But from 2005-09 he played every one of the 80 Cowboys games and recorded just eight sacks and 185 tackles.
As a four-year contributor for Nick Saban's LSU Tigers (they won the BCS Title his junior season), Spears had all the tools to be a great, complete defensive end. That hasn't happened.
Draft: 1st round, 15th overall, 2002
Haynesworth's age makes it tricky to say he is "wasting his talent." He turns 30 next year and for a defensive tackle that may as well be 35.
But, because there are plenty of DTs older than Haynesworth who are still extremely productive (Sean Rogers, Casey Hampton, Pat Williams), it's just as likely that his lack of productivity is a result of wasting his talents.
Just two seasons ago he was arguably the best defensive lineman in football. And since he went to Washington he is arguably the biggest free agent bust in recent memory.
And the lack of effort he has shown (not coming into camp in shape, complaining about the scheme) suggests that he doesn't seem to care.
Draft: 1st round, 3rd overall, 2006
More than any other quarterback on this list, Young has shown flashes of genius at the NFL level and staved off the theory that he is a bust.
He's earned two pro bowl selections, and played outstanding in several games this season. But he has been benched several times and been involved in off-the-field drama, both of which might lead to his departure from Tennessee.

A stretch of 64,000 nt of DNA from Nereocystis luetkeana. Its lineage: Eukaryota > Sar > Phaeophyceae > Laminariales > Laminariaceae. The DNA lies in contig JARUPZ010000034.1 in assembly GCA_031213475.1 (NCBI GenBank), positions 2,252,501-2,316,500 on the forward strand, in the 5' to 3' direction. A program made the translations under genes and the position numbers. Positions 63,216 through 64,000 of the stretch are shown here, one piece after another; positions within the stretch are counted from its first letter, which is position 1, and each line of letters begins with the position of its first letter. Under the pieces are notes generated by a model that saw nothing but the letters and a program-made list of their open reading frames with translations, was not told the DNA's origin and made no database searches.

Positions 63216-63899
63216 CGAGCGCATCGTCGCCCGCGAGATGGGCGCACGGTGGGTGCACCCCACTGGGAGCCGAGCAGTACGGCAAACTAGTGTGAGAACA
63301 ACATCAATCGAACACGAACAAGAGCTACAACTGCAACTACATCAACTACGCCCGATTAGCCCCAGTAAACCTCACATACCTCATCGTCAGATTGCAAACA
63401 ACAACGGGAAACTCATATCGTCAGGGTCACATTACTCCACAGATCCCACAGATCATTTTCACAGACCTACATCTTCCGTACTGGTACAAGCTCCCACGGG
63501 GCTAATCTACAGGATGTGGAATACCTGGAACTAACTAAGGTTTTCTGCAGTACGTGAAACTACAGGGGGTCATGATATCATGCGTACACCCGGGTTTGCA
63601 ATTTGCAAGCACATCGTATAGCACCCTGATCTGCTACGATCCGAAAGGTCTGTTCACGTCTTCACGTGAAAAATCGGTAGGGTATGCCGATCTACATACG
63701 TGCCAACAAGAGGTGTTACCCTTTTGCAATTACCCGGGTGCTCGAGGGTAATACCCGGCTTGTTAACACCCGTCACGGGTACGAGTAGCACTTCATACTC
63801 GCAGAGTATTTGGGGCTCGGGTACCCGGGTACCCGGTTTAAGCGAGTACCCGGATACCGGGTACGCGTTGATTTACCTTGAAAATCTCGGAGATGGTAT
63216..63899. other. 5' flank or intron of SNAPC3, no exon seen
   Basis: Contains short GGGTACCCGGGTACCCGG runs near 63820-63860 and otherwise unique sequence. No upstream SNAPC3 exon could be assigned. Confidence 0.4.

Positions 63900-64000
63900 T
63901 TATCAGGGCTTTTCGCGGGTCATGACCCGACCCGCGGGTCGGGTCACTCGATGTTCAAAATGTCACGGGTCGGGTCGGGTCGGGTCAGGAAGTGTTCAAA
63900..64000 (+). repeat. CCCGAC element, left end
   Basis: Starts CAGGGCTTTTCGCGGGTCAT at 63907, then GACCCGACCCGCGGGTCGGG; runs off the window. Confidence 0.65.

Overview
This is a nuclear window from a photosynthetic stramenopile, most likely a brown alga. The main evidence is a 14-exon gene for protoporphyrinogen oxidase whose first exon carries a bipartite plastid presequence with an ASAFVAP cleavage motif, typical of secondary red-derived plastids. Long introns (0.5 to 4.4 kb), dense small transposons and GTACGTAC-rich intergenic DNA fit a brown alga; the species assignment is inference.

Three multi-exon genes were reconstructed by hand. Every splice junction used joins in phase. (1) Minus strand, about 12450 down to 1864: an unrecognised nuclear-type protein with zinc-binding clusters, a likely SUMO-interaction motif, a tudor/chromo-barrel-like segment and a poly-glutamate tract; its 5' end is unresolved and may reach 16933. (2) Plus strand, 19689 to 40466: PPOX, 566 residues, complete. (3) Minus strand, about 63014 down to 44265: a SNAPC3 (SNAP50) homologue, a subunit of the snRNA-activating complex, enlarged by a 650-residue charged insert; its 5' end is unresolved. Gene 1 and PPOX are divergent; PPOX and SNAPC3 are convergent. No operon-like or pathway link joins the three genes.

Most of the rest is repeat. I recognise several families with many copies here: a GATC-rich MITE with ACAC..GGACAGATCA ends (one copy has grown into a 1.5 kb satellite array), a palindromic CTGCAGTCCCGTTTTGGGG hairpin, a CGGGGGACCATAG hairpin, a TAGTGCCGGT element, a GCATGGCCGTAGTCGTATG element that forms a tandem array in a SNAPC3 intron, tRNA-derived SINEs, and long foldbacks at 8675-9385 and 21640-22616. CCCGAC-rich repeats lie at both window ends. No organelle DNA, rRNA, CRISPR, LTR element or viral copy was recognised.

Only Michael Vick is a better athlete at the position and Young has greatly improved his accuracy over the past few seasons. But he still has not been able to turn his physical skills into consistently excellent quarterback play.
Draft: 1st round, 9th overall, 2007
Ginn was probably a stretch as the second receiver taken in 2007, so that's not his fault. Still, his speed is unparalleled in the NFL today. He ran a 4.28 40-yard dash coming out of Ohio State.
He is still a terribly dangerous return man and we know that he is capable of being a good receiver: in 2008, he caught 56 passes for 790 yards and the Dolphins were a playoff team. But he has regressed since then and that is one of the reasons why Miami didn't mind trading him to San Francisco for a fifth round pick.
Paired again with former Buckeye Troy Smith, Ginn is still young enough to get his career back on track. But no matter how fast he is, if the hands don't get better, he won't live up to his draft slot.
Draft: 1st round, 6th overall, 2005
The cornerback formerly known as Pacman deserves credit for staying out of trouble since his arrival in Cincinnati. Maybe he has turned over a new leaf.
Still, he hasn't been able to do very much on the football field. And since he will miss the rest of 2010 with a neck injury, he won't change that any time soon.
We've seen how unbelievably talented Jones is: he returned four kicks for touchdowns in his first and second seasons in the NFL. One ESPN analyst said the Jones was the best athlete in the NFL.
But, since 2006, we have had very few opportunities to see if that is true.
Draft: 1st round, 21st overall, 1998
It's hard to say that a player who will be remembered as one of the greatest receivers of all time wasted his talent. Yet over the past six weeks, that's all anyone talks about regarding Moss.
Certainly when Moss wants to play and use his uncanny talents, he is outstanding. But he doesn't seem to be very interested in doing that.
He plays when he wants to. And that's been good enough to catch 949 passes and score 153 touchdowns. But if he did all that when he was only occasionally trying what would he have achieved if he put in Jerry Rice-like effort?
Answer: He would own all of Rice's records and perhaps a few Super Bowl rings.